btw, your recipe sounds delicious! if i hadn’t melted my food processor (ehm), i would make it tonight! the bf is starting to tease me about my love of peas, but never mind! at the moment i’m to enamoured to care! both with him and the peas, in case you wondered who with! ;)

  7. love the soup, love your peas in the garden, love rosie – it all seems so summery – except the thunder – my mum’s dog lives outside except when it thunders!

  8. I have some peas I purchased at the farmers market on Saturday. I have been looking for something exciting to create with them. Your Pea, Feta and Basil soup has inspired me and will fit the bill!!!

  9. Johanna – It does sound summery. Wish we would get some summery weather though! It’s hasn’t been over 20oC this month!

    Margarita – Welcome! Glad you’ve been inspired. :)

    Patricia – It’s a very cheery soup so definitely good for cold weather.

  10. Awwww. I am glad you and Rosie finally bonded. I love fresh peas. Back home we used to have peas in our back garden (my prents still do). We used to shell and eat the peas and then fold each side of the casing in half, remove the thin layer of film clinging to the inside of them and eat the casings too . I think you could only do that with the young peas where the shells were still soft. I am not sure if it’s the same kind of peas as you have. Probably it is.. how many kind of peas are there anyway? The shells themselves were very sweet and tasty! Sometime even more so that the peas themselves. This brings back memories from my childhood….siiiiigh….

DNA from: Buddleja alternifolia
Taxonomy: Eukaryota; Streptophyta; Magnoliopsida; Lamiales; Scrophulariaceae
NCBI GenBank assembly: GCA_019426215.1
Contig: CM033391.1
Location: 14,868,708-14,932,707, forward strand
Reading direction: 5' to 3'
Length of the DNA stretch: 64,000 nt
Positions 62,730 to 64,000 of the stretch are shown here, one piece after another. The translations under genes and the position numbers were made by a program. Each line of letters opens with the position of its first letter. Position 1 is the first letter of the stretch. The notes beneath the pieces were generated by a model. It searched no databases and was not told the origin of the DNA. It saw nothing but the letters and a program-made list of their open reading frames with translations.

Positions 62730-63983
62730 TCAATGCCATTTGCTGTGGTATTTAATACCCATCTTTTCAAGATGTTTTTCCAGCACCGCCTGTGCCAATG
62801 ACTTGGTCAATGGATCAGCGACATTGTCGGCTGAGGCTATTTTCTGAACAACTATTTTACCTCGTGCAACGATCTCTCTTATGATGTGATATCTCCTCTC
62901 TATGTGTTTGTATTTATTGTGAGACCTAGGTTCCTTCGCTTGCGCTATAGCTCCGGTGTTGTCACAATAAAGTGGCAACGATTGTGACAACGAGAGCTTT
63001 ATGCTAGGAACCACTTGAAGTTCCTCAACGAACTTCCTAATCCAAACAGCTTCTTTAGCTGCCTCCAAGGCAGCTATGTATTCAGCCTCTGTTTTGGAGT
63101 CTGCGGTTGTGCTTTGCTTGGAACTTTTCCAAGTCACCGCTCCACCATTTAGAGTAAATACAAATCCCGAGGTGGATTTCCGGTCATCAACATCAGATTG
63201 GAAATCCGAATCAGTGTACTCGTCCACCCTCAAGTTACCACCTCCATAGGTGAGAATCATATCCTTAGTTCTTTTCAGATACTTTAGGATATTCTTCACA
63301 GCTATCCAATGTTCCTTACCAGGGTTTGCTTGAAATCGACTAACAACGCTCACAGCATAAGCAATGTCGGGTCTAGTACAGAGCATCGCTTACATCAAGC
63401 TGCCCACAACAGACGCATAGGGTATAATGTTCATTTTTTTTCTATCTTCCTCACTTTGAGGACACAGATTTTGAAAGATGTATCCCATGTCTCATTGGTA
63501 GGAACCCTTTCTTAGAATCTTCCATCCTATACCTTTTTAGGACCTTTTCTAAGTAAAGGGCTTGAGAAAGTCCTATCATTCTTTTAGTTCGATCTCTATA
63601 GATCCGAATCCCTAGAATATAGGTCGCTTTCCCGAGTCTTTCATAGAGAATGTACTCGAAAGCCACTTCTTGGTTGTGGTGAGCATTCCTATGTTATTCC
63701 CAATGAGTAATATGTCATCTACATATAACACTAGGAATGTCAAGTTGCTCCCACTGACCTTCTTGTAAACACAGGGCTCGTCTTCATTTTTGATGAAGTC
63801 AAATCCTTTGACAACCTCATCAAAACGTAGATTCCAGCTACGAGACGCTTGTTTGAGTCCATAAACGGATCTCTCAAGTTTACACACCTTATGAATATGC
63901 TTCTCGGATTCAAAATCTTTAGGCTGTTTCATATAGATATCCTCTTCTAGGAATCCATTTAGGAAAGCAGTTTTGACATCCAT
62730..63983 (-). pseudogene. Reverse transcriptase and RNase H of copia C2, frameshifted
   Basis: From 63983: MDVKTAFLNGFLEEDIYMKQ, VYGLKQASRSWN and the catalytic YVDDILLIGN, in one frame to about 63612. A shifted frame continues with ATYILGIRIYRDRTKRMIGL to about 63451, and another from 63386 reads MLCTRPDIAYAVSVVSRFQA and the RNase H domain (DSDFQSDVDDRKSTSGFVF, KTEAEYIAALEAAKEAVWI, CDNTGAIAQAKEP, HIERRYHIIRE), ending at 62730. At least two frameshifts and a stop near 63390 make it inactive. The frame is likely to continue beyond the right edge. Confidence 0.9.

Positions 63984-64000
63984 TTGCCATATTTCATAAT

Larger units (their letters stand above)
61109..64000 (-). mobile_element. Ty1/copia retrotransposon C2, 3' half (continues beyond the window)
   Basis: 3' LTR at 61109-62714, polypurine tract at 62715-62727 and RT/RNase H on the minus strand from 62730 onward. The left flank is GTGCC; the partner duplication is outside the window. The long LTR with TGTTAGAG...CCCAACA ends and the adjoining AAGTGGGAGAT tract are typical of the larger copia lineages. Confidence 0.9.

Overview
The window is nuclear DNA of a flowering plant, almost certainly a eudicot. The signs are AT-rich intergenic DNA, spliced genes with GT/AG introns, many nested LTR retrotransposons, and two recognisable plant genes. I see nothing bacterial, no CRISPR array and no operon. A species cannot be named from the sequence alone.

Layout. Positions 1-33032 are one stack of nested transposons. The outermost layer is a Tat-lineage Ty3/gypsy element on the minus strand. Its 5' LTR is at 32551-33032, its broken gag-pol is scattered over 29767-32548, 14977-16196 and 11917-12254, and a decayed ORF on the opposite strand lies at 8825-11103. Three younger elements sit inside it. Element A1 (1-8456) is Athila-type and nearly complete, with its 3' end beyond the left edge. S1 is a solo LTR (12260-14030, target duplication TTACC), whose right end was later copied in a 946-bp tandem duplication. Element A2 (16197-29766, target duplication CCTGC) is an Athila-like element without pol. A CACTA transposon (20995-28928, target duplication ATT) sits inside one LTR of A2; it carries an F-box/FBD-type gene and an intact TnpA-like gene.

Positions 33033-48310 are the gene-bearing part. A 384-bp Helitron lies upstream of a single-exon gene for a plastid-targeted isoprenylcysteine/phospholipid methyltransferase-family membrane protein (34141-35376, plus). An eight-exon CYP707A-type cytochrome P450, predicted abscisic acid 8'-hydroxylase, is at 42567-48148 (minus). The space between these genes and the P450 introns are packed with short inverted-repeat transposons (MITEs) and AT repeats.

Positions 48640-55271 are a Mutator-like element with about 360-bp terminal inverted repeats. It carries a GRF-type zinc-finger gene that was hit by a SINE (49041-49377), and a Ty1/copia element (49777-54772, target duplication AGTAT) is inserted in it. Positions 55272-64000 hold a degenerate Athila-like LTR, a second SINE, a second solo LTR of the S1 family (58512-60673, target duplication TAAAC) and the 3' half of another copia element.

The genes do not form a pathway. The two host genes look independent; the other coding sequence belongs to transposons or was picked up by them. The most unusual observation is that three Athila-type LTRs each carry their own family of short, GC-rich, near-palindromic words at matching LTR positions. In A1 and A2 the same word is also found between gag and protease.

11. You are so lucky to have garden that beautiful. I have never tried peas with feta before but I will try it tonight since I have all the ingredients. Cute dog with those eyes.

  12. Mainyacha – Don’t think there are more than one type of peas but I could be wrong!

    Rose – Thank you! It gets quite overgrown at times but it is producing lovely veg. Hope you enjoy the soup.

  13. You (and Nigella) are right on (spot on?!?) about the peas. I haven’t been successful with them in my garden, sigh….
    So it’s frozen for me!
    My doggies are terrified of thunder… and fireworks! I had 120 kilos of terrifed dog all weekend (Bastille Day) topped off by a huge storm Sunday night. We were all very tired on Monday!
    Cute dog!

  14. KatieZ – Rosie is OK with fireworks but totally freaks out over thunder. She was practically sitting on my head!

    Cynthia – You’re very welcome. :)

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  16. I just tried your recipe – wonderful, even my younger brother loved it (10 yrs. old and a very picky eater …). Thanks!